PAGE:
If you hire a caregiver from an agency for an elderly family member, you might assume the person had undergone a thorough criminal background check and drug testing, was experienced and trained for the job.
You'd be wrong in many cases, according to new Northwestern Medicine research.
A troubling new national study finds many agencies recruit random strangers off Craigslist and place them in the homes of vulnerable elderly people with dementia, don't do national criminal background checks or drug testing, lie about testing the qualifications of caregivers and don't require any experience or provide real training.
"People have a false sense of security when they hire a caregiver from an agency," said lead study author Lee Lindquist, M.D., an associate professor of medicine at Northwestern University Feinberg School of Medicine and a physician at Northwestern Memorial Hospital. "There are good agencies out there, but there are plenty of bad ones and consumers need to be aware that they may not be getting the safe, qualified caregiver they expect. It's dangerous for the elderly patient who may be cognitively impaired."
The study will be published in the July 13 issue of the Journal of American Geriatrics Society.
Lindquist, a geriatrician, personally has seen a number of bad caregivers accompanying patients in her clinic. "Some of the paid caregivers are so unqualified it's scary and really puts the senior at risk," she said.
Lindquist had a 103-year-old patient whose illiterate caregiver was mixing up her own medications and the patient's medications. The caregiver was giving her own medicines to the elderly patient by mistake. Another patient had dropped 10 percent of her weight and developed pressure ulcers because her caregiver was not properly feeding her or getting her out of bed.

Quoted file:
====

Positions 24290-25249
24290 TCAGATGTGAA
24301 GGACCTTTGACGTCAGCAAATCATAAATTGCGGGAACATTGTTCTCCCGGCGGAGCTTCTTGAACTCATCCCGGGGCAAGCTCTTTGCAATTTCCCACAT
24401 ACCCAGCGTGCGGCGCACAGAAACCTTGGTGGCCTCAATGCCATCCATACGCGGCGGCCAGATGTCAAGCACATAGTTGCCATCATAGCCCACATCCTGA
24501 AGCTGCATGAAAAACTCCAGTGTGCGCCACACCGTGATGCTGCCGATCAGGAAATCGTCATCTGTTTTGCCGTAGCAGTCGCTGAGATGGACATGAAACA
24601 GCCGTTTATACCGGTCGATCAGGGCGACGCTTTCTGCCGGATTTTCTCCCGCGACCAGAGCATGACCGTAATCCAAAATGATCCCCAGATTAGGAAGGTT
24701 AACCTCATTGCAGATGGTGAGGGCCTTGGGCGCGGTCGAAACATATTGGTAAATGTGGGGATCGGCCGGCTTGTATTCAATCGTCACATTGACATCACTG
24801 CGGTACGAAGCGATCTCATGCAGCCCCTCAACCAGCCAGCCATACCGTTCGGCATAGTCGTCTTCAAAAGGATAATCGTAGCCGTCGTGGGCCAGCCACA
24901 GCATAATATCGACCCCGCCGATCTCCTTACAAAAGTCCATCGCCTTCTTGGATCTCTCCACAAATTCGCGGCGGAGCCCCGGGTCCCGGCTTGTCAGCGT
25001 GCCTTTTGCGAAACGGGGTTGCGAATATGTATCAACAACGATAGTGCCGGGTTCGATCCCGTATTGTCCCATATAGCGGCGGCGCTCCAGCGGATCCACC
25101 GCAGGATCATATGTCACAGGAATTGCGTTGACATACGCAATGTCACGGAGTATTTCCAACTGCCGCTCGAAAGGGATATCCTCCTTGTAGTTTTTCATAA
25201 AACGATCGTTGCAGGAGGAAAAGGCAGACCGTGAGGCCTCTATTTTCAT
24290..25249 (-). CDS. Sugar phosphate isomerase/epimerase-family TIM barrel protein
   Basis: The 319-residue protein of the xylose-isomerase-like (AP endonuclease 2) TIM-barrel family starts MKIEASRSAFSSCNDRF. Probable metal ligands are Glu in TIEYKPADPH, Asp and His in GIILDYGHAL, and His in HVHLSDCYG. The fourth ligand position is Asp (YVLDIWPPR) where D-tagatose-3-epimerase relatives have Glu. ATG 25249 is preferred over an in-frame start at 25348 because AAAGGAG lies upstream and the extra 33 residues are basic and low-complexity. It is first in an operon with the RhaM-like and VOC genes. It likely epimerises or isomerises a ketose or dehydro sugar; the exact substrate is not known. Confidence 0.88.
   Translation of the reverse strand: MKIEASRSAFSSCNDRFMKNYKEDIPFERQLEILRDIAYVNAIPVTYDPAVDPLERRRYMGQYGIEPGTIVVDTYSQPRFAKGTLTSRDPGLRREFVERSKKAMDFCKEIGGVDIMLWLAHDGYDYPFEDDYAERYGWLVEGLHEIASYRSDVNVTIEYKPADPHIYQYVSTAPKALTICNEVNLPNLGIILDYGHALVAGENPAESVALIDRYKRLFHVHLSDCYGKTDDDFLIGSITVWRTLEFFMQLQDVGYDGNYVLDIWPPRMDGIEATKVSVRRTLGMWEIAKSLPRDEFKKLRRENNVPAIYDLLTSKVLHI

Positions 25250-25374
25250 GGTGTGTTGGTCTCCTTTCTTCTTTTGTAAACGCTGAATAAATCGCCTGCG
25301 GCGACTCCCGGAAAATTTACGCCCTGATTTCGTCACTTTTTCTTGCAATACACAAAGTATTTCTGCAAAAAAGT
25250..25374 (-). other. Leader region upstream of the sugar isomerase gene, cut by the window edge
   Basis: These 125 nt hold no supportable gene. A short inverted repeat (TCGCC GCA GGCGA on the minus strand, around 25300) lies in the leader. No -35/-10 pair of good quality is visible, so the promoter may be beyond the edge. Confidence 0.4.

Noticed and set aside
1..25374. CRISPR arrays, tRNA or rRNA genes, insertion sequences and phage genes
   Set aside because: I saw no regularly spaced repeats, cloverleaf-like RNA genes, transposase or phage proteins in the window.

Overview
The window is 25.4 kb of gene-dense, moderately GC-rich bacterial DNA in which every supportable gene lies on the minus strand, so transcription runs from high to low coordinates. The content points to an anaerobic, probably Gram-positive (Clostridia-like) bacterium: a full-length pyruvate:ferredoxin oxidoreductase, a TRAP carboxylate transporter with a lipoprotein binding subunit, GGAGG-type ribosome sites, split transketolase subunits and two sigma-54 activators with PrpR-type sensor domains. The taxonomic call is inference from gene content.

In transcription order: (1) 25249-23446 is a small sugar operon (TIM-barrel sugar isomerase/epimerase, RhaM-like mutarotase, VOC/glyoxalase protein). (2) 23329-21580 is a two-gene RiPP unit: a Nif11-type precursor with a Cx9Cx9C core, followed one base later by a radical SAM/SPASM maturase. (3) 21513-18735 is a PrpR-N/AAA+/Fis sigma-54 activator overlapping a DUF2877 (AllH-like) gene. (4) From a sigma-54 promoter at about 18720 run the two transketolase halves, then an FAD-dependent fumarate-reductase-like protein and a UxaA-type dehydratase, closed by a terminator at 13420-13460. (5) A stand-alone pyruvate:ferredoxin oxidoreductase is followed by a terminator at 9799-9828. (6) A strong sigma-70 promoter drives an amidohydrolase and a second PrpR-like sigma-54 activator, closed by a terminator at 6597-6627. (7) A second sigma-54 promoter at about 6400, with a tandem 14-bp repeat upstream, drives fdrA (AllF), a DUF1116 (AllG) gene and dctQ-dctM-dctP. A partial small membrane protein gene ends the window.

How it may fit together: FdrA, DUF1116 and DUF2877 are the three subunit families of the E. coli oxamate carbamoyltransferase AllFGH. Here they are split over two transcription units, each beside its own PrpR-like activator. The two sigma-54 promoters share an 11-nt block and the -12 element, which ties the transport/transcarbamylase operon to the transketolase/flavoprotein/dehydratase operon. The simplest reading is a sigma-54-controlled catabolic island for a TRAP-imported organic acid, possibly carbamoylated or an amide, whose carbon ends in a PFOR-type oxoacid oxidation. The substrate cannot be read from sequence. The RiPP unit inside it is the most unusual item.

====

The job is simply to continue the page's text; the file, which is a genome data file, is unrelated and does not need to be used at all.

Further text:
"It was easier for the caregiver to sit and watch TV and not to try to feed the patient or move her," Lindquist said.
Several agencies surveyed in the study actually made up names of screening tests they claimed to give their job applicants.
"We had agencies say they used a 'National Scantron Test for Inappropriate Behavior' and an 'Assessment of Christian Morality Test'," Lindquist said. "To our knowledge, these tests don't exist. If you're not a smart consumer, you won't recognize which agencies are being deceitful."
Identifying the good agencies from the bad is difficult because many agencies have slick websites and marketing campaigns, she added.
"It's a cauldron of potentially serious problems that could really hurt the senior," Lindquist said. "These agencies are a largely unregulated industry that is growing rapidly with high need as our population ages. This is big business with potentially large profit margins and lots of people are jumping into it."
For the study, researchers posed as consumers and surveyed 180 agencies around the country about their hiring methods, screening measures, training practices, skill competencies assessments and supervision. They found:
Only 55 percent of the agencies did a federal background check.
"A number of agencies don't do a federal background check or look at other states besides their own," Lindquist said. "Someone could move from Wisconsin to Illinois and could have been convicted of abusing an elder adult or theft or rape and the agency would never know."
Only one-third of agencies interviewed said they did drug testing.
"Considering that seniors often take pain medications, including narcotics, this is risky," Lindquist said. "Some of the paid caregivers may be illicit drug users and could easily use or steal the seniors' drugs to support their own habits."
Few agencies (only one-third) test for caregiver skill competency. A common method of assessing skill competencies was "client feedback," which was explained as expecting the senior or family member to alert the agency that their caregiver was doing a skill incorrectly.
"How do you expect a senior with dementia to identify what the caregiver is doing wrong?" Lindquist asked.